What Is Federal Work-Study?
- Alongside grants and loans, federal work-study helps low-income students afford college.
- Eligible students complete part-time work, which may occur on or off campus.
- The money can go directly to students' bank accounts or tuition balances.
Over the last three decades, tuition prices have soared at both two- and four-year colleges — public and private. To pay for school, most students take out loans. Big loans can cover tuition and living costs, but paying them back is a large burden that can set graduates back financially for decades.
The Federal Work-Study Program provides funds to low-income students that they never have to pay back. Around 3,400 schools participate in this program, hiring low-income undergraduate and graduate students for part-time work, which may take place on or off campus.
Federal work-study jobs must serve the public good and should be as relevant to the student’s course of study as possible.
According to federal guidelines, work-study jobs must be in the public's best interest and should be as relevant to the student's course of study as possible. On campus, students are often employed as research assistants, library staff, and office help. Community service jobs include tutoring and childcare. Some schools also have work-study agreements with private organizations — both nonprofit and for-profit — and public agencies.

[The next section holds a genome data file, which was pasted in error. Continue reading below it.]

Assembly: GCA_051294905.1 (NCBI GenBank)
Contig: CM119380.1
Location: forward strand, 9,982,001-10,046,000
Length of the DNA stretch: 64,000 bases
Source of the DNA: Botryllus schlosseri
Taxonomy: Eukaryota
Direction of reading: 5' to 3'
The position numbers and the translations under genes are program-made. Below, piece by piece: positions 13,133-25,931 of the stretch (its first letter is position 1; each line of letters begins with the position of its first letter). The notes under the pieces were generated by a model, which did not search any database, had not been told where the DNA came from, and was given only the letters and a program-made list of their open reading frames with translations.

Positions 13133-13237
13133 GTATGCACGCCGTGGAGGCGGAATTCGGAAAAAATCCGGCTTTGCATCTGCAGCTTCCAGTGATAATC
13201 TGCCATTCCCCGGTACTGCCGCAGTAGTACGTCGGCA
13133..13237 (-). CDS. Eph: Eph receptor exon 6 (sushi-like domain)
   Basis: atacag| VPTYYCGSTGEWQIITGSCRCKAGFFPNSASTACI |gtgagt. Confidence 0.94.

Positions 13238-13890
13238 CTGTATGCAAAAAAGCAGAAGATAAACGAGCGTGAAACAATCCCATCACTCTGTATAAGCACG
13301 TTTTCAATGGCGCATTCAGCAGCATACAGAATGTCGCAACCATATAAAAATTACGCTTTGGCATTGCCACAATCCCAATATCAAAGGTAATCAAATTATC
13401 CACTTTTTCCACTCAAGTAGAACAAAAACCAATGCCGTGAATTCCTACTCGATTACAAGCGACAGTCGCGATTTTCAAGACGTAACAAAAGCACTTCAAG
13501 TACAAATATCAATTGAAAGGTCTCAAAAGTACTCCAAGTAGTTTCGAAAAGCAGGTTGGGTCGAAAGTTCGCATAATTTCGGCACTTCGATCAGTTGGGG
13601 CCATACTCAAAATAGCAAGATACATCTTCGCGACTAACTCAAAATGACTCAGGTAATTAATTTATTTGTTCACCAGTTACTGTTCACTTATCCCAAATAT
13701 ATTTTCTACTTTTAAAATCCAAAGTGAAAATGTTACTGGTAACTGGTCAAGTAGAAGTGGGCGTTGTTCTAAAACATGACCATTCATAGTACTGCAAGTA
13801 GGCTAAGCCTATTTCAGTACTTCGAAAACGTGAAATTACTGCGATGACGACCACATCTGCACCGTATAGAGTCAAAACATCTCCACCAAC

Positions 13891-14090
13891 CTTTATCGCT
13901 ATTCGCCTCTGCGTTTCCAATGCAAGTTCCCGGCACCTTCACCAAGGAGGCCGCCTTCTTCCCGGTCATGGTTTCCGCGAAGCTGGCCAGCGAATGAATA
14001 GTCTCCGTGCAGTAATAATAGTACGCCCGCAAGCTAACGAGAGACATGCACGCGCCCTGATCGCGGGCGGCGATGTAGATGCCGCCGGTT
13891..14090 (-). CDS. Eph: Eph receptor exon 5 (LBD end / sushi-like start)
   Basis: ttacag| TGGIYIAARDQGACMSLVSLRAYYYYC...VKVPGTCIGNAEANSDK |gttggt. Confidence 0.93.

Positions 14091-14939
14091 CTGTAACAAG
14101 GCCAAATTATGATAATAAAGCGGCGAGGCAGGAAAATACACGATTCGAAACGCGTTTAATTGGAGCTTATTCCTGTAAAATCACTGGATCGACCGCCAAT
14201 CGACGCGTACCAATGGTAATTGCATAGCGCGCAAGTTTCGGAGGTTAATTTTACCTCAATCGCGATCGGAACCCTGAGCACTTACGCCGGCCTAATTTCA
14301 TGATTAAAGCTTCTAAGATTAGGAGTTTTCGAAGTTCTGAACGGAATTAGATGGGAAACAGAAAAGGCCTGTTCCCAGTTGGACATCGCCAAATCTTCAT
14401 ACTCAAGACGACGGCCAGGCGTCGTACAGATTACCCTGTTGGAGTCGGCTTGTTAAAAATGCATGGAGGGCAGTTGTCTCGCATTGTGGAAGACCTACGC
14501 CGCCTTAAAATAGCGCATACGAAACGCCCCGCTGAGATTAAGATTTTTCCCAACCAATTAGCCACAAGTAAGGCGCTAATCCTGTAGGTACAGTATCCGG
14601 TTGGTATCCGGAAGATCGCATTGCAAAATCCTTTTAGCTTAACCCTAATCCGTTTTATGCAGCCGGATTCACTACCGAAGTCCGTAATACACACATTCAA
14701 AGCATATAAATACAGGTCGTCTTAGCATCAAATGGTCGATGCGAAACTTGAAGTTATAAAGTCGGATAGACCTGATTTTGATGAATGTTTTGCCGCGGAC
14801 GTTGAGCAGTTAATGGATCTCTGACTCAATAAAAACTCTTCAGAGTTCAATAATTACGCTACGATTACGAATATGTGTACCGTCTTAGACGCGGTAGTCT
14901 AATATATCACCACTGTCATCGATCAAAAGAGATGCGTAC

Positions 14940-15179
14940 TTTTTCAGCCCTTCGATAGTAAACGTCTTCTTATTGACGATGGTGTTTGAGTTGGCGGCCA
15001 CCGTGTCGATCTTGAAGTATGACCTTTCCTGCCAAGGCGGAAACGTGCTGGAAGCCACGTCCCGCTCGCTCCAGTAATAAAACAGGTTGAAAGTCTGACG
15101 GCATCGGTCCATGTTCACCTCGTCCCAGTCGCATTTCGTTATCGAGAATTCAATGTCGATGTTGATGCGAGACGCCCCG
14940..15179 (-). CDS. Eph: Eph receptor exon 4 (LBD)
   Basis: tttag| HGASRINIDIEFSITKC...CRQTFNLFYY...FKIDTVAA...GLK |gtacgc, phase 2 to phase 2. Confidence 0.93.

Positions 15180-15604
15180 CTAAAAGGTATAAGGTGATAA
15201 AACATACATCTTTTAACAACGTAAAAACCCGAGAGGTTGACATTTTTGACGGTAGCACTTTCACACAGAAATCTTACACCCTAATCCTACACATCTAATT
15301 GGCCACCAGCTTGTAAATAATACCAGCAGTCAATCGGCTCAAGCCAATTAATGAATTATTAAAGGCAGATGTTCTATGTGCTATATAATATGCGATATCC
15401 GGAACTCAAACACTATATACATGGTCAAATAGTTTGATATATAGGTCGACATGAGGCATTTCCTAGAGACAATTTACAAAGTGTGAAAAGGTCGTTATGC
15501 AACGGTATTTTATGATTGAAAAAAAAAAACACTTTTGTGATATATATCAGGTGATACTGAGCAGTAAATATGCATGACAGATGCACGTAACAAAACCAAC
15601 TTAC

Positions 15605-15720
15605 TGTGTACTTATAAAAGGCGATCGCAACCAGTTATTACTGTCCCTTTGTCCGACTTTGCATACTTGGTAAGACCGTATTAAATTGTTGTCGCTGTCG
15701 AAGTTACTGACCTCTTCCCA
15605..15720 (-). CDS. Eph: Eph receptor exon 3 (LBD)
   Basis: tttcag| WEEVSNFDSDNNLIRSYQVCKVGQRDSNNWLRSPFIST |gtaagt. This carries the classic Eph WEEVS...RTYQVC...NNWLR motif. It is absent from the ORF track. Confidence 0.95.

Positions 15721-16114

Work-study offers students a stream of income that can be used to help pay for school, but it doesn't have to be applied to college-related expenses. The hourly wage or salary earned through work-study can be credited to school accounts to cover tuition and fees, or it can be paid directly to the student as a check or direct deposit. Many students use these wages to help pay for food and other necessities.
Who Is Eligible for Federal Work-Study?
The only requirement to participate in work-study is financial need; a student's income must be below a certain amount to qualify. Both full- and part-time students enrolled at participating schools are eligible for work-study at all education levels, including learners taking undergraduate, graduate, and professional classes.